State moves toward settling Township 40 dispute
RAQUETTE LAKE – More than 200 property owners here will receive letters asking if they want to resolve title issues to their properties as part of the Township 40 settlement, the state Department of Environmental Conservation announced Monday.
The letters include a notarized statement form that must be returned to DEC within 90 days by any landowner who wants to be included in the settlement.
New York state voters approved a constitutional amendment last November that allows owners of the disputed properties to notify DEC whether they want their land parcel to be included in the Township 40 settlement. The state will release claims on properties whose owners opt into the settlement. Those owners will have to sign a notarized statement, included with the letter, and will then be required to make a payment to the town of Long Lake within one year.
In Raquette Lake, a hamlet located in the town of Long Lake, there are 216 properties with unclear titles to land totaling more than 1,000 acres. Ever since a series of possibly illegal tax sales in the 1870s and 1880s, these parcels have been doubly claimed by the state as well as by private entities that include homeowners, a fire department, a school district and a utility company.
“The passage of the Township 40 constitutional amendment was an important step to resolve land disputes dating back more than 100 years,” DEC Commissioner Joe Martens said in a press release Monday. “Property owners receiving this letter will have the chance to settle the land claims or they may choose not to be part of the settlement. We encourage people to review the letter, along with the additional information, so they can make an informed choice.”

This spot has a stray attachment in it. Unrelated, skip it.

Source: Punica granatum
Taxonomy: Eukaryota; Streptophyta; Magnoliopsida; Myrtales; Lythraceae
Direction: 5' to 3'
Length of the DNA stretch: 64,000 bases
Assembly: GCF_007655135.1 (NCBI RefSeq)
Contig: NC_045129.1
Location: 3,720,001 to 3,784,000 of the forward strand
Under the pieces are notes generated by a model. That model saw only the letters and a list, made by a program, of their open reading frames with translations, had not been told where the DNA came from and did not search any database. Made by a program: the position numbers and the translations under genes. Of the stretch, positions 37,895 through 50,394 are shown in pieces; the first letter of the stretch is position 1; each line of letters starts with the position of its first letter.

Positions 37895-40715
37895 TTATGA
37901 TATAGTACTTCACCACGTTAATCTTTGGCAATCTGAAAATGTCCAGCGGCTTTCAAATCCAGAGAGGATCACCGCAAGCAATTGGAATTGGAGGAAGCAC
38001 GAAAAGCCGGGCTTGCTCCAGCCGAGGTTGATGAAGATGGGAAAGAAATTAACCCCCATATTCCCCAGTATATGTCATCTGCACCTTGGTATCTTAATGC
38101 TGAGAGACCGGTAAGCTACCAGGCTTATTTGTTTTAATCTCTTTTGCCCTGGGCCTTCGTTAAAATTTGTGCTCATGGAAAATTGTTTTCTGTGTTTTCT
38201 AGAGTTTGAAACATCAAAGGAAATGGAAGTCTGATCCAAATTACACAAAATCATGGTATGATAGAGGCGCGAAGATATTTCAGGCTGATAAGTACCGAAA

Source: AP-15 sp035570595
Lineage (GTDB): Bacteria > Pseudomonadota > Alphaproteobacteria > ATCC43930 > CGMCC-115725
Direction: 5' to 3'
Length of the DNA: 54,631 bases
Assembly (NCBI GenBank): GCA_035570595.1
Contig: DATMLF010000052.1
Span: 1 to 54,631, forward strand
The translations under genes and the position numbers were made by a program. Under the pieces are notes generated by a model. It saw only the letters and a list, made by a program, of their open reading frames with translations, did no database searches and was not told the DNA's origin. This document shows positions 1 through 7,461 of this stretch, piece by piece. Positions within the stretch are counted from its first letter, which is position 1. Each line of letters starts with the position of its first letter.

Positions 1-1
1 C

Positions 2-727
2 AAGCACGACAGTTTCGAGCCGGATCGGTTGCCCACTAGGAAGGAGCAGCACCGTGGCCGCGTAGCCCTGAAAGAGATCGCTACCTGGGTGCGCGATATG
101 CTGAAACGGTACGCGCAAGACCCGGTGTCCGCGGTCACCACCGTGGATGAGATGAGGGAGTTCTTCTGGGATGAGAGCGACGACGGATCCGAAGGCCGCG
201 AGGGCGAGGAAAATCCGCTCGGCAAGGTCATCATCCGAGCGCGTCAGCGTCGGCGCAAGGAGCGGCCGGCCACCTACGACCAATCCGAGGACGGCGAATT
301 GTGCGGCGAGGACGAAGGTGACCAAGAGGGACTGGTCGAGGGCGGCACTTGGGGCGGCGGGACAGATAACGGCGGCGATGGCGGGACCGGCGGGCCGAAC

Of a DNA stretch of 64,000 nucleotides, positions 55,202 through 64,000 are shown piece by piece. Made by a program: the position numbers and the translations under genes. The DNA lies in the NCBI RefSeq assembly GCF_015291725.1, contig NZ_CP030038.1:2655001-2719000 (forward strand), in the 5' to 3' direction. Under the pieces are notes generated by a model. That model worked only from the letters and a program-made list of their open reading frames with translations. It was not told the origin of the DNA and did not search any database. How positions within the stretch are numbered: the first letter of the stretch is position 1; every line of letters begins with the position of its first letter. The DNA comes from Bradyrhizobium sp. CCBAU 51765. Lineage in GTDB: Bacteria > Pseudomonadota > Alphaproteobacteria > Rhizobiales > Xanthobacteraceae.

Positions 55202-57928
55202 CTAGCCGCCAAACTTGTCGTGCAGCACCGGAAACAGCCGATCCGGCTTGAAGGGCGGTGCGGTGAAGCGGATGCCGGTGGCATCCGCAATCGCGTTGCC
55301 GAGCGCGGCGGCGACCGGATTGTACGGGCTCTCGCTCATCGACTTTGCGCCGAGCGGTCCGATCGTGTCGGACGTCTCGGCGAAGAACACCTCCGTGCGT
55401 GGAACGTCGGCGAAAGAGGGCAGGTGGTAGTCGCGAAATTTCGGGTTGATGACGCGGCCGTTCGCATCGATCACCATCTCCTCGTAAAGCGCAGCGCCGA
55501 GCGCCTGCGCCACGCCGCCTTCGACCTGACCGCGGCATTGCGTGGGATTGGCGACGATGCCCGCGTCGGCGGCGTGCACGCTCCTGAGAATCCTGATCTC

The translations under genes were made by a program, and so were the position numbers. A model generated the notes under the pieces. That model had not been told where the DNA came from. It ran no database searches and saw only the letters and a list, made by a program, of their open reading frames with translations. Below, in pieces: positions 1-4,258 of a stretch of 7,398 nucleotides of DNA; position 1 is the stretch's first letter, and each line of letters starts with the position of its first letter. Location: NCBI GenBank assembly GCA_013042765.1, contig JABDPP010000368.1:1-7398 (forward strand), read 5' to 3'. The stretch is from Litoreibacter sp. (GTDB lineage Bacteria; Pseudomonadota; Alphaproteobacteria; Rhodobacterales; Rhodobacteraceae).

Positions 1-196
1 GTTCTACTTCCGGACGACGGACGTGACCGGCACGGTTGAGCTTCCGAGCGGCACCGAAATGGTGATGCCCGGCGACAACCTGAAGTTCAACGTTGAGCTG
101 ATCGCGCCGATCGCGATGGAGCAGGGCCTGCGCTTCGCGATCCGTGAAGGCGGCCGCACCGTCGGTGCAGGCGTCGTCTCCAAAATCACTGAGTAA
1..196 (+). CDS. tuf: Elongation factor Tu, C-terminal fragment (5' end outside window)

Under the approved constitutional amendment and implementing legislation that took effect Jan. 1, owners of the disputed parcels can make a payment to the town of Long Lake to obtain clear title to their property. The payments will be used to purchase lands that will be added to the state Forest Preserve.
The letter explains the process, asks if the property owner wants to be part of the settlement, and includes forms to opt in or out of the settlement. If the form is not returned to DEC within 90 days of its receipt, the owner’s parcel will automatically be opted out of the settlement and referred to the state attorney general’s office. The settlement requires the attorney general to file legal action to determine who has title to opted-out properties.
A list of frequently asked questions about the settlement and settlement process is included with the letter. DEC has also set up an e-mailbox at firstname.lastname@example.org so people can submit Township 40-related questions, or they can contact DEC’s Rob Morrell at 518-402-9442.